Google's satellites had not noticed this change yet, so I took to the trails during my lunch break to find out what exactly was going on over there. I parked suspiciously at the end of John Saxon Blvd, which dead-ends into a dirt access road leading in the general direction of the activity. The park is located about a third of a mile East, behind a metal walk-through gate, surrounded by a barbed wire fence. Just beyond the gate lay a cinder gravel track, as wide as a single lane road.
As a runner in the city of Norman, I seek out the softer surfaces like dirt trails and non-paved paths like these. I don't believe we have enough of this in our fair city so I was happy to see it. I ran the entire system as it is now. I would descibe it as a 1.3 mile outer loop encompassing various interconnections which could be used to create loops of different lengths. All are the same quality wide cinder trail, mostly flat with a few smaller hills. It is about 40% wooded and 60% open grassland.
|My GPS data, I tried to hit all possible trails|
The city has already done a lot of work where the trail is concerned. They have added several culverts over the stream that meanders through the property. There is some minimal trail errosion from the recent rain, but I'm sure they will make adjustments to the drainage to prevent that as it becomes apparent.
Researching the proposed park on the City of Norman's website, I found the park proposal here:
I will say that the City should do a little better job advertising work like this, even a sign along highway 9 would probably suffice, because this is going to be a major asset to the area and things like this make me very happy to live here. The proposal shows that official park entrance will be off 36th Avenue, not the access road I traversed. The stream will become a small lake, there will be pavilions, playgrounds, fitness stations with commercial quality outdoor equipment (I read that as pull up bars and things along those lines). It looks like another paved loop will be created to the south of the loops I ran but there is nothing there yet. In short, this is going to be a great family friendly destination for a nice weekend day.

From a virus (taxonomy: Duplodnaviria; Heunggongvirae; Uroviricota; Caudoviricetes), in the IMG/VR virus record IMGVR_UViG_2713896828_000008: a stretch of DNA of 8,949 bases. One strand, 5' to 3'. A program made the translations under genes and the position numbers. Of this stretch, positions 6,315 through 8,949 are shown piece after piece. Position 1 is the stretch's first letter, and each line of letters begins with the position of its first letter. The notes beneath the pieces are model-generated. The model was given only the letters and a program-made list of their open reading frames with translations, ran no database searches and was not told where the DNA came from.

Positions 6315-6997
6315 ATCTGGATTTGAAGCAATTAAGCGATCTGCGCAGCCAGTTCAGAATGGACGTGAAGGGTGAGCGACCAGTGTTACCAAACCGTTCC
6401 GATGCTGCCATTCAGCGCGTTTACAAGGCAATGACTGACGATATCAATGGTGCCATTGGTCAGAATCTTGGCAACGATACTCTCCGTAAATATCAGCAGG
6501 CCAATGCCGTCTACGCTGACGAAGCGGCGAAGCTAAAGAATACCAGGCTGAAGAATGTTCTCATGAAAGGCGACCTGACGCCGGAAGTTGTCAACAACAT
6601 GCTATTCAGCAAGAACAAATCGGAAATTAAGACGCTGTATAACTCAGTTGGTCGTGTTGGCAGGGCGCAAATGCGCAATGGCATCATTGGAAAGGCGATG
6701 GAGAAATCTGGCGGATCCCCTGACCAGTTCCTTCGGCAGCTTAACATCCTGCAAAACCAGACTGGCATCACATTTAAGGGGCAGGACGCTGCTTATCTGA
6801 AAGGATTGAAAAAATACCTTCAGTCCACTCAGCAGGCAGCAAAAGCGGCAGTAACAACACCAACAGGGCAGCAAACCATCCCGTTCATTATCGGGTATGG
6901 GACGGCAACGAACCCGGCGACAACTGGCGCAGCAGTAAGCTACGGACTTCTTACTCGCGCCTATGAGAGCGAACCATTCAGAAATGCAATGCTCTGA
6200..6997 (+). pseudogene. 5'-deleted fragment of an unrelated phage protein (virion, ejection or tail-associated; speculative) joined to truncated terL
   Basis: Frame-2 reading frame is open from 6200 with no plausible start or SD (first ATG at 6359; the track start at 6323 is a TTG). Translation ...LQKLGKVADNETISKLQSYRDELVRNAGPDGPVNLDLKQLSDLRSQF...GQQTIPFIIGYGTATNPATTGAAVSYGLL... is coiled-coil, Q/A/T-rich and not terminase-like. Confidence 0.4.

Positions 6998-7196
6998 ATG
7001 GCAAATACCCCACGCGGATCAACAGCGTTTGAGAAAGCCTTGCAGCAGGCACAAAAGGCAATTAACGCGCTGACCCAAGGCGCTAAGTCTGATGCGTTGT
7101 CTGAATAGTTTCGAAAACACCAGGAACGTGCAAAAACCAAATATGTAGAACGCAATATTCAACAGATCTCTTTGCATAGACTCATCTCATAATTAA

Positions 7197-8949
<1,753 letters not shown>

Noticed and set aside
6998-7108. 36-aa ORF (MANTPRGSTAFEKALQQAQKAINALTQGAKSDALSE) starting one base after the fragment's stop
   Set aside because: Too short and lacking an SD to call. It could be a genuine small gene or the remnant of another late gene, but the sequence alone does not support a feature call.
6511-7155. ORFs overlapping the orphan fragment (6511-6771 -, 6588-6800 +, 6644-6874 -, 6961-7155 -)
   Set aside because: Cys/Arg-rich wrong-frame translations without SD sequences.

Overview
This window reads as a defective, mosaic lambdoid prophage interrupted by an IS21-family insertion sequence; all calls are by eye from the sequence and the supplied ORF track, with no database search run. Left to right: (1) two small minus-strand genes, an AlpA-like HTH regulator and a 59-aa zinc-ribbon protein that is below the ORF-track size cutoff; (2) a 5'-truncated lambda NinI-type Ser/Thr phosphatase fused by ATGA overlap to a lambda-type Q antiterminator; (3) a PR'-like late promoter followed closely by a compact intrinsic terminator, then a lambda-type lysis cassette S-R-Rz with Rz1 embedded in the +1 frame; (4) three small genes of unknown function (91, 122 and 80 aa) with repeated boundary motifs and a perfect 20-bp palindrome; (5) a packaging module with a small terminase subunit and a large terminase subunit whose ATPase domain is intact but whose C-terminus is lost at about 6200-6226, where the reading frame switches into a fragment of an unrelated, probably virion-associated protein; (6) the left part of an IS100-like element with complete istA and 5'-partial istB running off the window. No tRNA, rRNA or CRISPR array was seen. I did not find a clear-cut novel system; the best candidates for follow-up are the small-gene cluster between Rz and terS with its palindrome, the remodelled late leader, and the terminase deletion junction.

This is exactly the kind of thing I want to see Norman doing. It's a good addition to the standard city parks that are scattered about Norman, and very complementary to the slightly more technical and wild Sutton Wilderness. I would love for Norman to somehow connect everything now. We have pieces here and there, and even some non-road interconnectivity like the Legacy Trail system along the central corridor. I imagine a future where you could pack your bag with running shoes and frisbees, take off on Saturday morning on your bike, hit all the trails and parks and frisbee golf parks in Norman, refuel along the way at waterstops, and do it all with minimal road travel.